Breast Cancer Info Scrubbed From Government Website

Roxanne Nelson, BSN, RN

April 04, 2018

Why did WomensHealth.gov delete its breast cancer web pages?

This question is now being asked because breast cancer content has been greatly reduced on the site, which belongs to the Office on Women's Health (OWH) of the US Department of Health and Human Services (HHS).

While there is still a single page with rudimentary information on mammograms and breast cancer, most of the seven-page content was taken down.

The WomensHealth.gov site is well-trafficked, being visited approximately 700,000 times a month, according to a report.

Critics of the action emphasize that information for low-income women and other vulnerable populations was among the removed content and that its removal appears to reflect a broader agenda from the current administration.

For example, under the auspices of the Affordable Care Act, breast cancer screening is offered free of charge for women meeting certain financial criteria, but that information has been deleted from WomensHealth.gov. Now, the information must be accessed on the site via a link to the Centers for Disease Control and Prevention website, which, in turn, requires a click through to yet another link.

Also, the "Government in Action" section of WomensHealth.gov previously contained information on federal programs that provide free or low-cost cancer screening, including clinical breast exams and mammograms. Known as the National Breast and Cervical Cancer Early Detection Program, the entity offers screening to all "low-income, uninsured, and underinsured women." That entire section of the site is now removed.​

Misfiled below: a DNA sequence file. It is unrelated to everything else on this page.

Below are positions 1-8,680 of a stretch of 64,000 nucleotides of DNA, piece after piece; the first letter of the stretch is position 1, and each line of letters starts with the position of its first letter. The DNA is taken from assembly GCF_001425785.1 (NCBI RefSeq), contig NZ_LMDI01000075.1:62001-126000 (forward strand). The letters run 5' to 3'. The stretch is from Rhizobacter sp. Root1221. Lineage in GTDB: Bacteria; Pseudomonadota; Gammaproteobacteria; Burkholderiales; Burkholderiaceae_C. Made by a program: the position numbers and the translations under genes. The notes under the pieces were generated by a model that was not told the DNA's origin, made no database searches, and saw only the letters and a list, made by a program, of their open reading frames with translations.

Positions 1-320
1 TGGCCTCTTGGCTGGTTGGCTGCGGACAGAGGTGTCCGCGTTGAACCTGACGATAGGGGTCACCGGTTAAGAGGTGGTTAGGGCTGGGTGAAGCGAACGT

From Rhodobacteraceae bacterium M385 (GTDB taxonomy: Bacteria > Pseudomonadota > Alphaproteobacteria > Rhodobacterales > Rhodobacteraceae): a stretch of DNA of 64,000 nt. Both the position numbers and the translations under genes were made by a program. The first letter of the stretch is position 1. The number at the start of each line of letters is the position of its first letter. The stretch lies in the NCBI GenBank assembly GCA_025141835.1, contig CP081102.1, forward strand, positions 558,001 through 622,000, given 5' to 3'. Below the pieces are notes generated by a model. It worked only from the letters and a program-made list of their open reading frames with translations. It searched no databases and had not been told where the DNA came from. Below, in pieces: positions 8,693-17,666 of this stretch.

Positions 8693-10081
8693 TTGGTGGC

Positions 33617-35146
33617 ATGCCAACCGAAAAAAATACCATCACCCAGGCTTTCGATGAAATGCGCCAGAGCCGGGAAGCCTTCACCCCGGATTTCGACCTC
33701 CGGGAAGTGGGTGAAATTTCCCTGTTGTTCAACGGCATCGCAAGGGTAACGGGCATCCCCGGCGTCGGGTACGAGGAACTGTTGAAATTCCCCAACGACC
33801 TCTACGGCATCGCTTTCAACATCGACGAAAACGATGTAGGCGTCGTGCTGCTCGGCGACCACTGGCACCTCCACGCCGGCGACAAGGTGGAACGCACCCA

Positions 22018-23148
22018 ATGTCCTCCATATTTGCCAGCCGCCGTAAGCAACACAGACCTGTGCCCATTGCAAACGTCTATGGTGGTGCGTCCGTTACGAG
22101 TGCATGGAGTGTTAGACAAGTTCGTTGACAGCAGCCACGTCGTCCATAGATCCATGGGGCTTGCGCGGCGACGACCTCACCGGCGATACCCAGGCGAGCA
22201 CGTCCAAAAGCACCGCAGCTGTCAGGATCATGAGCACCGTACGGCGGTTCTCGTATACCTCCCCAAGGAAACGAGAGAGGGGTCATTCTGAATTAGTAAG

This information cannot be found elsewhere on the OWH website, or anywhere on the HHS site, despite the agency's contention that it has been integrated into other parts of the HHS website.

The deletion of most of the breast cancer content on WomensHealth.gov is startling, said an expert.

"Because breast cancer is the most common cancer for women in the US, affecting 250,000 annually resulting in 40,000 deaths a year, it is astonishing that important information about risks, prevention and treatment of breast cancer has been eliminated from the Office on Women's Health site," Joyce Bichler, deputy director of Breast Cancer Action in San Francisco, California, told Medscape Medical News.

Government Answer: It's Audit Related

According to a report from the Sunlight Foundation, a national, nonpartisan, nonprofit government watchdog, the bulk of the breast cancer–related pages were removed in the second half of 2017 from within the OWH's WomensHealth.gov site.

The government contends that the pages were removed for lack of use and the content is being reviewed. An HHS spokesperson told the news site ThinkProgress that the "pages were removed on December 6, 2017, because content was not mobile-friendly and very rarely used. Before we update any of the information...we engage in a comprehensive audit and use analysis process that includes reviewing other federal consumer health websites to ensure we are not duplicating efforts or presenting redundant information."

The spokesperson also explained that users should go to WomensHealth.gov/cancer. This page does not have a dedicated section for breast cancer, but the spokesperson said "sister HHS agencies…have the same information in a much more user-friendly format on their websites."